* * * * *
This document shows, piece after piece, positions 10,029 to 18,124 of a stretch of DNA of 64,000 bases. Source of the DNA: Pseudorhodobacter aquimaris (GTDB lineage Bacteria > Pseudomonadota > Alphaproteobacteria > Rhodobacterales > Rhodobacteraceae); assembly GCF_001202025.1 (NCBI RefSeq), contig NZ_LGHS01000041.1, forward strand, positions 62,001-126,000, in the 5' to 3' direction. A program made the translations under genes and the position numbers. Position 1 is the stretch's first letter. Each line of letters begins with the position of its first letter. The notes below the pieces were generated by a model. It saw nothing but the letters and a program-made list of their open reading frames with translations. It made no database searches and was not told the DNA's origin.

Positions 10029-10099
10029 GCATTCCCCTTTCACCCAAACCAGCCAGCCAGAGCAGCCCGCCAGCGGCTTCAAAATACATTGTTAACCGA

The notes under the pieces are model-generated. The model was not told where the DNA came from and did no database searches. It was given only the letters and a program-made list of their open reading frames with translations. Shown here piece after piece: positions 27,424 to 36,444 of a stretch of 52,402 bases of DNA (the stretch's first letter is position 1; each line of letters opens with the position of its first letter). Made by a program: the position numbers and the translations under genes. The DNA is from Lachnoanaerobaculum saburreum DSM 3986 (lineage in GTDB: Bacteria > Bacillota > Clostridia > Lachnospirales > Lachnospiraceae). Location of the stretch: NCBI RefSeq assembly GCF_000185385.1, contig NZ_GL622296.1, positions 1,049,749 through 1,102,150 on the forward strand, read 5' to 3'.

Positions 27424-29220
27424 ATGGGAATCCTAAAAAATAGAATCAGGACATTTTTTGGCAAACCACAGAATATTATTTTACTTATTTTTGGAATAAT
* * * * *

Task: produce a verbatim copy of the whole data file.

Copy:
This document shows, piece after piece, positions 10,029 to 18,124 of a stretch of DNA of 64,000 bases. Source of the DNA: Pseudorhodobacter aquimaris (GTDB lineage Bacteria > Pseudomonadota > Alphaproteobacteria > Rhodobacterales > Rhodobacteraceae); assembly GCF_001202025.1 (NCBI RefSeq), contig NZ_LGHS01000041.1, forward strand, positions 62,001-126,000, in the 5' to 3' direction. A program made the translations under genes and the position numbers. Position 1 is the stretch's first letter. Each line of letters begins with the position of its first letter. The notes below the pieces were generated by a model. It saw nothing but the letters and a program-made list of their open reading frames with translations. It made no database searches and was not told the DNA's origin.

Positions 10029-10099
10029 GCATTCCCCTTTCACCCAAACCAGCCAGCCAGAGCAGCCCGCCAGCGGCTTCAAAATACATTGTTAACCGA

The notes under the pieces are model-generated. The model was not told where the DNA came from and did no database searches. It was given only the letters and a program-made list of their open reading frames with translations. Shown here piece after piece: positions 27,424 to 36,444 of a stretch of 52,402 bases of DNA (the stretch's first letter is position 1; each line of letters opens with the position of its first letter). Made by a program: the position numbers and the translations under genes. The DNA is from Lachnoanaerobaculum saburreum DSM 3986 (lineage in GTDB: Bacteria > Bacillota > Clostridia > Lachnospirales > Lachnospiraceae). Location of the stretch: NCBI RefSeq assembly GCF_000185385.1, contig NZ_GL622296.1, positions 1,049,749 through 1,102,150 on the forward strand, read 5' to 3'.

Positions 27424-29220
27424 ATGGGAATCCTAAAAAATAGAATCAGGACATTTTTTGGCAAACCACAGAATATTATTTTACTTATTTTTGGAATAAT